Qui-Gon Jinn and Obi-Wan Kenobi send countless battle droids to the scrap heap over the course of The Phantom Menace’s 113-minute runtime. Unbelievably, their path of destruction was nearly twice as impressive, though: a scene storyboarded, but ultimately cut, called for the Jedi Knights to wipe out a small army of mechanized foes in a breath-taking display of Force-powered prowess.

Although this may well have ranked among the greatest Star Wars action sequences ever, director George Lucas was right to jettison it. Even factoring in Phantom Menace’s “Golden Age of the Jedi” setting, this set piece — where even tanks are no match for our supercharged heroes! — doesn’t jive with the more modest abilities showcased by the mystical warriors in earlier films.

5 Luke’s Mechanical Hand Has A Life Of Its Own

The rollicking skirmish aboard Jabba’s sail barge and its surrounding skiffs in Return of the Jedi is one of the most memorable in Star Wars history. However, as fans who own a copy of Star Wars Storyboards: The Original Trilogy can attest, this sequence lost a few awe-inspiring aspects on the road to becoming a live-action reality.

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For starters, we were nearly treated to a display of Jedi martial arts, with Luke Skywalker making like Bruce Lee on steroids while briefly disarmed. However, while Force-enhanced kung fu isn’t to be sneezed at, we’re even more obsessed with the macabre imagery of Luke’s mechanical hand being blown off…and crawling along the deck towards the young Jedi’s discarded lightsaber.

4 Padmé’s Pregnancy Pain

Padme giving birth

Here’s another scene invented by concept artist Iain McCaig, this time portraying the pregnant Padmé Amidala doubled over in agony in Revenge of the Sith. The cause of her pain? The combined raw Force potential of the twins growing inside her — a side-effect not even venerable Jedi Master Yoda is able to negate, although he reaches out a sympathetic hand all the same.

This is a fascinating notion — the idea that carrying Force-sensitive babies could have adverse effects isn’t something that the Star Wars canon has really explored — although it’s hard to imagine how such a scene would fit with the movie’s wider narrative. What’s more, Padmé kept her pregnancy a secret, which precludes Yoda’s presence in proceedings, at the very least.

3 Stormtrooper Laundry Line

Remember that moment in A New Hope where Han Solo charges blindly into a room filled with stormtroopers aboard the Death Star? It’s responsible for one of the biggest laughs in the entire saga — which is probably why The Last Jedi very nearly featured a callback to this unforgettable gag.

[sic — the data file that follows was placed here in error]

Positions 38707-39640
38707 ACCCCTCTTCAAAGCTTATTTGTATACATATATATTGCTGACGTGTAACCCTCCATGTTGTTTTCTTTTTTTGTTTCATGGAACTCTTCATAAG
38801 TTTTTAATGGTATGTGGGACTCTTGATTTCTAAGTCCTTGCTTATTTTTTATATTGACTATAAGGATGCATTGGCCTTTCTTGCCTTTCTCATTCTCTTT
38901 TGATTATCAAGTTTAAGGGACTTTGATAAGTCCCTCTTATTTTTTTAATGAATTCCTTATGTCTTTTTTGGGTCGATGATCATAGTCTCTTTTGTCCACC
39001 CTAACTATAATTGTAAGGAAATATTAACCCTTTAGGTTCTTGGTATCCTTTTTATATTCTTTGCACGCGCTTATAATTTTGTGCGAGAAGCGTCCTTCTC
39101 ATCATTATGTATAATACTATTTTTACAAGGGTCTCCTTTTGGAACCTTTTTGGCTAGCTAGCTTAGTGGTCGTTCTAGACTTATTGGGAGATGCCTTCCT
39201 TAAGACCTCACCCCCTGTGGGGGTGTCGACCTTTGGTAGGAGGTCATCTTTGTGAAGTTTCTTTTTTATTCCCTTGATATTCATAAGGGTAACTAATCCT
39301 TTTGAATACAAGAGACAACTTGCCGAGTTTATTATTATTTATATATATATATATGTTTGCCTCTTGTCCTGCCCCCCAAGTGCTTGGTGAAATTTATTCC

As in the inaugural Star Wars episode, the abandoned The Last Jedi scene sees Finn, Rose, DJ and BB-8 blunder upon an entire squad of First Order troopers…or so they think. Before the panicked posse can react, the “troopers” are revealed to be a rack of empty suits, which are promptly cleaned. Some fans might find this all a bit silly, but honestly? We think it could have played well.

2 Padmé Nearly Stabs Anakin

Life is full of hard choices — especially when the man you love turns to the Dark Side and threatens the freedom of the entire galaxy. This dilemma was dramatized vividly in yet another unrealized scene by concept artist Iain McCaig, who sketched out a heart-wrenching tableau of Padmé Amidala poised to stab her power-crazed husband Anakin Skywalker in Revenge of the Sith.

No two ways about it — director George Lucas should have incorporated this scene into the finished flick. Not only would it have gone a long way towards making Padmé a less passive participant in her final Star Wars outing, it would have brought the character’s internal conflict between duty and love to a devastating resolution, as well.

1 Luke Assumes The Darth Vader Mantle

Don’t get us wrong: we’ve got zero issues with how Return of the Jedi wraps-up. The Rebel Alliance defeats the Empire, Darth Vader is redeemed, Han and Leia get together, and Luke becomes the first of a new generation of Jedi. It’s your classic happy ending and a perfect finale to the original trilogy. But that doesn’t mean we’re not fascinated by the infamous dark alternate ending that Star Wars creator George Lucas and screenwriter Lawrence Kasdan toyed with,.

Y’know, the total downer scenario where Luke dons his fallen father’s helmet, proclaims himself the new Darth Vader and declares war on the Rebellion? That alternate ending. Sure, it’s less emotionally satisfying than what we got, but it’s a twist no one would have seen coming and sets the stage for a radically different sequel trilogy.

NEXT: Star Wars: 5 Ways Kylo Ren Is A Better Villain Than Darth Vader (& 5 Ways He’s Not)